“She records every single instrument in her songs. When I saw her live at Victoria Warehouse – a massive venue – she did an hour set on her own. She had the drum kit, sax and trumpet, loads of guitars and was singing and looping at the same time.

Emma (second from right) at Bootleg Social with her band, who she met while studying music in Manchester

“That’s why I got into looping and that’s how I write most of my songs. I start off with a riff or a chord pattern and then just add more and more layers. I try and take inspiration from all the music I listen to and merge it together. I feel like my songs are all over the place at the moment because I’ve just written when I felt inspired by an event, a feeling or another artist.”

While she is still trying to find her sound, Emma is enjoying the musical exploration and experimentation. She’s never tried to write in a particular genre, although her forthcoming music – she’s currently recording a single called Fade – is very much in the singer-songwriter style, she says. And what ties all the music she performs together is her sweet, high-pitched vocals that lure listeners into a lullaby state before yanking them back to reality with passionate, powerful crescendos – all backed up by her dreamy guitar work.

Not everyone was supportive of Emma’s decision to study music, but she says it was one of the best decisions she’s ever made. She currently works behind the bar at the music venue Band On The Wall in Manchester, along with a few other music student. She says it’s an incredibly supportive environment.

“I can’t count the amount of teachers telling me not to do it and other musicians telling me it’s pointless. It’s helped me meet so many other incredible musicians, like my band. Meeting them was one of the greatest things that ever happened to me. They’re just really talented and they’ve definitely pushed me to want to keep going and do better.”

Although she plays regularly with them, Emma classes herself as a solo artist with a supporting band but says she would be happy for this to change if her band were to commit to writing together. She began learning guitar as a child – her main instrument until recently when she has been focussing more on her voice.

“My voice kind of surpassed my guitar playing ability, which I don’t like. I want to be quite a lot better at playing guitar than I am, but because I write to sing rather than play, I think the guitar drops a bit.”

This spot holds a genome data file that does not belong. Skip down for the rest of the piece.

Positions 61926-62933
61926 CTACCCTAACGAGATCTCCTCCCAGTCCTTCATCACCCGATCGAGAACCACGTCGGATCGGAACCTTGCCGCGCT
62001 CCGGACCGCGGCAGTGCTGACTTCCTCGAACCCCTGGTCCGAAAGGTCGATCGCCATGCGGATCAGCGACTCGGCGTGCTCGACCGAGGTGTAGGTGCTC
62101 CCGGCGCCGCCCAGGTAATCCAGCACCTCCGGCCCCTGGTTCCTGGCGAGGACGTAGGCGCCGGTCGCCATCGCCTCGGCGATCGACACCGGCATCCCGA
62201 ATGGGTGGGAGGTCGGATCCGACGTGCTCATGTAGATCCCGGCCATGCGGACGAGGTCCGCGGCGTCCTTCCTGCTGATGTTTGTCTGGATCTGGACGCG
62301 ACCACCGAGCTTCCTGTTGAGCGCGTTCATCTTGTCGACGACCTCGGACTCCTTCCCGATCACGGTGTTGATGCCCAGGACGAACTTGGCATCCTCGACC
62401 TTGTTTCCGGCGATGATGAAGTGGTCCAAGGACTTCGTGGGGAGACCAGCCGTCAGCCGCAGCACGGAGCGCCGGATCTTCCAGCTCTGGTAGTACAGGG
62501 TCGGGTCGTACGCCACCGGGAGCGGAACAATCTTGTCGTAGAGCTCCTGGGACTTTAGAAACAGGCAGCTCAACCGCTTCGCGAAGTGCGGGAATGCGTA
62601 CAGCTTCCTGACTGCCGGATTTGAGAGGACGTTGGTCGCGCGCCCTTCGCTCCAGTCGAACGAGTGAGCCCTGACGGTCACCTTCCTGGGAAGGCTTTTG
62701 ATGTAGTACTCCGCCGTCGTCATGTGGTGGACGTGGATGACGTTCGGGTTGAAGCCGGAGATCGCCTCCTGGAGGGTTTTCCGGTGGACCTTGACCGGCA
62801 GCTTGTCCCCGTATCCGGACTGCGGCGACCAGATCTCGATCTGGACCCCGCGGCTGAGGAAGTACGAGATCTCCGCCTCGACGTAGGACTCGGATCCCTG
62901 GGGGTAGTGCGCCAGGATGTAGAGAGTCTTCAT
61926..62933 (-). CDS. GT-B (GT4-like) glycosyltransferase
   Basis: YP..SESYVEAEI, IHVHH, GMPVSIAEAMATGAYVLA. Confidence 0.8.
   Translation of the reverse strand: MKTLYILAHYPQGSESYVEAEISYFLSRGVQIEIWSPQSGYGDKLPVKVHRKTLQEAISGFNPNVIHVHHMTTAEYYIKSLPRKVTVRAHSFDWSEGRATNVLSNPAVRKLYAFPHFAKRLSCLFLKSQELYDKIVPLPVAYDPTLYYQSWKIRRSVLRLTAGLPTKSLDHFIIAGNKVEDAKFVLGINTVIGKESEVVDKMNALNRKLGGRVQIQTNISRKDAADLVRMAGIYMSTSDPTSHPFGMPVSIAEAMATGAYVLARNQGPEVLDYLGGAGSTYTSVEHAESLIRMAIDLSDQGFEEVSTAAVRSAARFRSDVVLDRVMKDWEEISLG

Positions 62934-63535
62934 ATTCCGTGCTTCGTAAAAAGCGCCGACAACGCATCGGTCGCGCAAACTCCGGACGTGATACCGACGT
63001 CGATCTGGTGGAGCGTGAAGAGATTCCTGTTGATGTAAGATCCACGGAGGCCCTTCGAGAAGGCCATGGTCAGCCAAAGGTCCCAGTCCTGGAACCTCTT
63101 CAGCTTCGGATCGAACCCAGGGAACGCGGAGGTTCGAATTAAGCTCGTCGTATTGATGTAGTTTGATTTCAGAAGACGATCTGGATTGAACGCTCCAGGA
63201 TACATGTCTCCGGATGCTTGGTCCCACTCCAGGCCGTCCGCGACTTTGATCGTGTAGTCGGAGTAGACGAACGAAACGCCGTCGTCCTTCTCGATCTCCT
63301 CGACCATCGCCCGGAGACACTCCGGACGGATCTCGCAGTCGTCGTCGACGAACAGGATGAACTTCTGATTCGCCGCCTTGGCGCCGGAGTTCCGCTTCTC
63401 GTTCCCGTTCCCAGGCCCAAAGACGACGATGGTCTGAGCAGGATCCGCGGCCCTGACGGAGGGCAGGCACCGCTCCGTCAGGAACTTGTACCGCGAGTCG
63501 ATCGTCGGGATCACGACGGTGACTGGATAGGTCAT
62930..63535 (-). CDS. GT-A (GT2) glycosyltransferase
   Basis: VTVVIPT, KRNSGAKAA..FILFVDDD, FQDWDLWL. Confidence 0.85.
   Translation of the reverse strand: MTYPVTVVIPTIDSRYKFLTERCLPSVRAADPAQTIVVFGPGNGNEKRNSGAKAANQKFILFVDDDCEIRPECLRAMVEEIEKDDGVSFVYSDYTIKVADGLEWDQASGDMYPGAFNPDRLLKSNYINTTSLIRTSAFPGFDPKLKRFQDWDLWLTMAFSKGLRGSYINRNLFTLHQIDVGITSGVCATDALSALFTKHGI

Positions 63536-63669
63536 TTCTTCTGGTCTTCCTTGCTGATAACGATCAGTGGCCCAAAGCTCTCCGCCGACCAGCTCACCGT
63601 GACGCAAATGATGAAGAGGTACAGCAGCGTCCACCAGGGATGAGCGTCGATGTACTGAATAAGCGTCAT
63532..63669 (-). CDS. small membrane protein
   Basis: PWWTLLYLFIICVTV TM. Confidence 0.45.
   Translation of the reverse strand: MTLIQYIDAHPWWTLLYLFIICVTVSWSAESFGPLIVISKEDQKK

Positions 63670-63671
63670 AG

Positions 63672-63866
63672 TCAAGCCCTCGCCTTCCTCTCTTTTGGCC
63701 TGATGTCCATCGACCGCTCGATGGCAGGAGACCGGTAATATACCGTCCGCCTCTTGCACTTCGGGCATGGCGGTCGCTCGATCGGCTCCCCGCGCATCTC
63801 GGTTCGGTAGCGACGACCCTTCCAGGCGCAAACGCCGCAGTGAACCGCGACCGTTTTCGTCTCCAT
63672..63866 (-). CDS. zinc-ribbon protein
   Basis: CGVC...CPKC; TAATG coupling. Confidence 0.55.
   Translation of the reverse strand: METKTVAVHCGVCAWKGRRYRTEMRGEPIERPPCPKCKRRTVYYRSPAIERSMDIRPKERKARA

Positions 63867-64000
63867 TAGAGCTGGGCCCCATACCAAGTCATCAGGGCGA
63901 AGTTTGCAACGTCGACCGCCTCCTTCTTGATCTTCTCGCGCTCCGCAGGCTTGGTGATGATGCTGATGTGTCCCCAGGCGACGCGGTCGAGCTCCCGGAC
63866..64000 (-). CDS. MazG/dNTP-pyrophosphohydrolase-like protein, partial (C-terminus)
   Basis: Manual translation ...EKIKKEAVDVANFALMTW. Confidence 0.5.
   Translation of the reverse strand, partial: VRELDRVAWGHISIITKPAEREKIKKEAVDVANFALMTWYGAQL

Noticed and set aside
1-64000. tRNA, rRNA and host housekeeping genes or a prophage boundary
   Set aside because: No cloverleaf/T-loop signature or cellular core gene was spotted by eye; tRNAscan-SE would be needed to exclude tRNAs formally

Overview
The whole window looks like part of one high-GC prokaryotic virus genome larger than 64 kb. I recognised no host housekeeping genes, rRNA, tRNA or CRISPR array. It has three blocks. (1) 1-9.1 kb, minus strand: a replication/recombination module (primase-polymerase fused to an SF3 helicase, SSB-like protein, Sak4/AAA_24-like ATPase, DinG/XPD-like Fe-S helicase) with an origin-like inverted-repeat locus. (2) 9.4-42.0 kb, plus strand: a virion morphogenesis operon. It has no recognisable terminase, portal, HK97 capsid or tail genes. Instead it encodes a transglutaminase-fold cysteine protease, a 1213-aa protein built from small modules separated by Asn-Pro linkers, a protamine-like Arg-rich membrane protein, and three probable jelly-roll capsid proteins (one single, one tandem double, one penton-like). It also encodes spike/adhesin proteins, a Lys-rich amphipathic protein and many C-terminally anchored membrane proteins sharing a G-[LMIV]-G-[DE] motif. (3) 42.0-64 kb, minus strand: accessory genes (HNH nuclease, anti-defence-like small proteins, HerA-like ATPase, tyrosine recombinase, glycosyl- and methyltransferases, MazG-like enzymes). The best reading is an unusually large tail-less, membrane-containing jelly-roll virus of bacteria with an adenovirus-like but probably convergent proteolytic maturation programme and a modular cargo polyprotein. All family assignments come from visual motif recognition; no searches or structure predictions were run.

Although she’s been playing live since 15, Emma felt that doing cover gigs had become a bit “stagnant”. The “game changer” for her was being given a gig at Bootleg Social.

“It was actually the first music venue that I had played – before that I was background music at a restaurant or pub and that was kind of a moment when I was like, oh, shit, I can actually do this. I can actually play my own stuff.

“My main struggle was worrying that I couldn’t play music venues. I wouldn’t have enough of a presence or stand out that much. But I felt like I was being listened to and like I actually had something worth saying. Now I’m hooked. I love this. I want to keep doing this.”

The gig at Bootleg pushed Emma to perform her original songs at open mics in Manchester, which led to even more gigs. But being a solo artist can be hard, she says, when it comes to confidence and not taking the opinions of others to heart.

Emma on stage with her band at Band on the Wall in Manchester, where she also works on the bar part time

“The minute someone says I don’t like that, or shakes their head or doesn’t clap you’ll stumble. I just try and remind myself everyone’s on their own path and I’m still really young. If you feel like you’re not good enough, you’ll doubt yourself the whole time.

“I try not to get down on myself and just seeing everything as an experience or a stepping stone to move further.”

Reclaim Blackpool - Mapping Sexual Harrasment
  • Show Comments (1)

  • cloe

    Fantastic article and a fantastic artist!